We have the amazing ability to filter out everything but what we want to focus on – as humans living in an incredibly noisy environment this feature is a must.
This happens so often to me that I routinely bring someone else into the listening room without telling them what I am focusing on to see if they pick up something stupid like the channels reversed that I missed.
Next time you’re evaluating something new in the system take a break and let a day go by before you revisit your decision.
You might see the elephant in the room.
Have you ever wondered what recording studio engineers use for monitors? I’ll tell you – probably nothing you’d have in your home or system. For the most part they are anything but high-end.
A few loudspeaker manufacturers proudly show us their products in the studios and mastering rooms of the world, but this is done for advertising and does not represent what the real world speakers are – Genelec, JBL and brands you wouldn’t consider in a high-end setting. Yet we high-end people judge the work mastered on these less-than-high-end speakers on a daily basis.
I remember speaking with Keith Johnson of Reference Recordings asking what he uses and was surprised to learn he has some home brew designs that work for him. As Keith told me “you’d hate them in your listening room” but they work for Keith.
If I were to build a studio to record music I’d make my control room setup an identical copy of my listening room. Think about it for a moment. What if you could have live musicians playing in the next room and a control panel connected to your high-end setup. The control panel could set levels and tonal qualities of each microphone feed such that when you were done, you’d have the finest sound your system was capable of.
I remember “back in the day” when Dave Wilson was into recordings. He actually designed the Wilson WATT loudspeaker to be his recording monitor and later turned it into a company that made loudspeakers. They are certainly high-end.
I probably will never have the time to build my recording studio, but it sure is fun to dream.
from PS Audio International 1/12/2012
I was reminded by one of our commenters to these posts about an era in audio I think of as the flavor of the month. It was a period of time in the 1970′s and early 1980′s that found loudspeaker and audio electronic manufacturers designing products that were not especially true to the music.
No, in fact these products were tailored to meet the perceived needs of “ordinary people” who probably didn’t want music – they wanted sizzle and flash.
I remember well one CES where an (unnamed) loudspeaker manufacturer demonstrated their entire line of these speakers with a Telarc recording of a 747 jet passing overhead. You know what? They sold a lot of speakers. The pitch was: “if it can reproduce the sound of a jet thundering overhead, just think what it can do for your favorite music”.
I am happy to report that we’ve managed to mature out of this era and most manufacturers aren’t selling sizzle and flash, they’re honestly trying to reproduce music or theater as if it were live.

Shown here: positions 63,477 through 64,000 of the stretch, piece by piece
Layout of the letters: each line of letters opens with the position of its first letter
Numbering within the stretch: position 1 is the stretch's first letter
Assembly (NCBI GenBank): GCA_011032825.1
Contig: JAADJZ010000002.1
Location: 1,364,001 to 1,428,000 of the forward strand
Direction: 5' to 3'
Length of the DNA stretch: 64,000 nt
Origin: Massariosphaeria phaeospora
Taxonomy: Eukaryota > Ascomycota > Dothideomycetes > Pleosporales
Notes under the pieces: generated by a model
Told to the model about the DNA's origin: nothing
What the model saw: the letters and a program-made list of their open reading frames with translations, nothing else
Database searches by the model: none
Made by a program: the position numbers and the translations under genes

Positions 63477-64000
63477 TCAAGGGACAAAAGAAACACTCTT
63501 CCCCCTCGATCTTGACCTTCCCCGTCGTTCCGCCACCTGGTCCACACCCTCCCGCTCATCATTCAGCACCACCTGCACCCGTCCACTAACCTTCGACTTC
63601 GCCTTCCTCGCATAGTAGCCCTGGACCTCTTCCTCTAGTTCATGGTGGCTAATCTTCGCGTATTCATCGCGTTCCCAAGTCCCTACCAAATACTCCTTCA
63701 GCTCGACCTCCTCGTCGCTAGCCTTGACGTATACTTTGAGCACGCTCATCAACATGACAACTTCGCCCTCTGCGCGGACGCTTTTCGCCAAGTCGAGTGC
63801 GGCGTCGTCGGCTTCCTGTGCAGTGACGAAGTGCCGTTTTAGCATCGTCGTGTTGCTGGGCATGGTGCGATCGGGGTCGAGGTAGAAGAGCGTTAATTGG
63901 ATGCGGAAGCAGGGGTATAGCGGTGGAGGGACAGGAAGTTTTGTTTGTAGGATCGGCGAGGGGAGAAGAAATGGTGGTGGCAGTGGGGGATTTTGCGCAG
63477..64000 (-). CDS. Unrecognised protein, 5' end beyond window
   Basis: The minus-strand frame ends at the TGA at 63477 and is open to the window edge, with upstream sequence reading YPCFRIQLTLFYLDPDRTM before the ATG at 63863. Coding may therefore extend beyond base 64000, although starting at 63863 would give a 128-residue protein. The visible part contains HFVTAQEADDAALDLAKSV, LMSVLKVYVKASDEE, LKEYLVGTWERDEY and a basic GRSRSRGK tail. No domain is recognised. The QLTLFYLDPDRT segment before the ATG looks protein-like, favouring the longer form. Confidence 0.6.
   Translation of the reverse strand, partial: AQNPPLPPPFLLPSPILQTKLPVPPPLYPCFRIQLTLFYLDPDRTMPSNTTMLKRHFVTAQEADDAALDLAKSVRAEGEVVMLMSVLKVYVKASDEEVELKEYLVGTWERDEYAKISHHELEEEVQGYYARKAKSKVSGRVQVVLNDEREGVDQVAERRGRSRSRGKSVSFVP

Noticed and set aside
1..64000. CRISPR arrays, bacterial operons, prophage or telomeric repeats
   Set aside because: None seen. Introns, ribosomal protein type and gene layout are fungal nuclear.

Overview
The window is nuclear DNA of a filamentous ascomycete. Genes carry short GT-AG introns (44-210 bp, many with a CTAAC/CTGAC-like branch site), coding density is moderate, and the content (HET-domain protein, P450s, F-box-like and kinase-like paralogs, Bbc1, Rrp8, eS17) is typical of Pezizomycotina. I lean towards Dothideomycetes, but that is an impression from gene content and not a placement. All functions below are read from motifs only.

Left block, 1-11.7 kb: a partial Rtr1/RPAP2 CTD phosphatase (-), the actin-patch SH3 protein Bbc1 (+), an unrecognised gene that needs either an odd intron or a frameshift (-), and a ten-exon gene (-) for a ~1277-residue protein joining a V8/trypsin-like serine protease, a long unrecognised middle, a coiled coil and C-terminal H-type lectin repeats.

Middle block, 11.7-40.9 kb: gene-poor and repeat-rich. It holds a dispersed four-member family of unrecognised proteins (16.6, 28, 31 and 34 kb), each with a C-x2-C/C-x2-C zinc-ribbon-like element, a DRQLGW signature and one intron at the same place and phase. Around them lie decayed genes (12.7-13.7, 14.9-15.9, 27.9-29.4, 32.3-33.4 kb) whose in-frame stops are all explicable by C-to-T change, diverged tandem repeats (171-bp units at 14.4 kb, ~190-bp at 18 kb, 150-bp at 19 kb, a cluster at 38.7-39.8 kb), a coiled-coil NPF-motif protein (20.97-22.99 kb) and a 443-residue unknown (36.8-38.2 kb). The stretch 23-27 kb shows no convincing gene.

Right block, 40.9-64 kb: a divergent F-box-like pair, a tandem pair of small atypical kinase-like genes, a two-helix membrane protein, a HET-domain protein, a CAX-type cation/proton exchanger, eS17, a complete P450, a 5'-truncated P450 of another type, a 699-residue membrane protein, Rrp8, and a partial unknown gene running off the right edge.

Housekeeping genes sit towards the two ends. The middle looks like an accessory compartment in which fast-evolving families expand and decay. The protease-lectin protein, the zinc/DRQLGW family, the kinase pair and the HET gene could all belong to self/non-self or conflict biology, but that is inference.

As a certain commercial back then said “We’ve come a long way baby”.
My friend Art Tedeschi from the Colorado Audiophile Society sent me an interesting observation which I think is rather relevant and relates to our thoughts.
“I think most died-in-the-wool audiophiles have two distinct goals:
1) We want a system that bathes us in glorious, unadulterated sonic bliss that washes away our troubles and soothes us emotionally and inspires us intellectually and….
2) We want a system that’s as true as possible to the live performance.
Unfortunately, these goals do not necessarily coincide, which is the crux of the problem.
So however unreachably lofty, my vote would be to strive for accuracy, as I believe the best recordings will always supersede a system that consistently sounds good with all or most sources.
Practically speaking, of course, I also prefer a system that sounds good, but the industry itself must have some kind of standard to evolve it in a positive direction, and I think the only standard we have now, as flawed as it is, would be the live performance.”
So accuracy or emotionally inspiring? Heck of a choice.
Why can’t we have both?
from PS Audio International 1/11/2012
What’s the difference between 0.5% distortion and 0.5% distortion?
Is it a trick question as the two numbers seem identical? No, I use this as an example to make a point.
If the output of my Power Plant is trending down, from 1% to 0.5% I am happy. If my Power Plant is trending up from 0.1% to 0.5% I am worried. The number we are working with is identical, it’s now the trend we are concerned with. The direction of the movement is what we are now focusing on not the actual number itself. So if you start with 5% distortion on your power line and a product lowers that number by ten times, that’s a good trend.
When it comes to absolute numbers, how you are feeling about those numbers has a lot to do with your attitude towards the equipment at hand.
Trends matter more than absolutes in the long run.
Paul’s Post from PS Audio 1/10/2012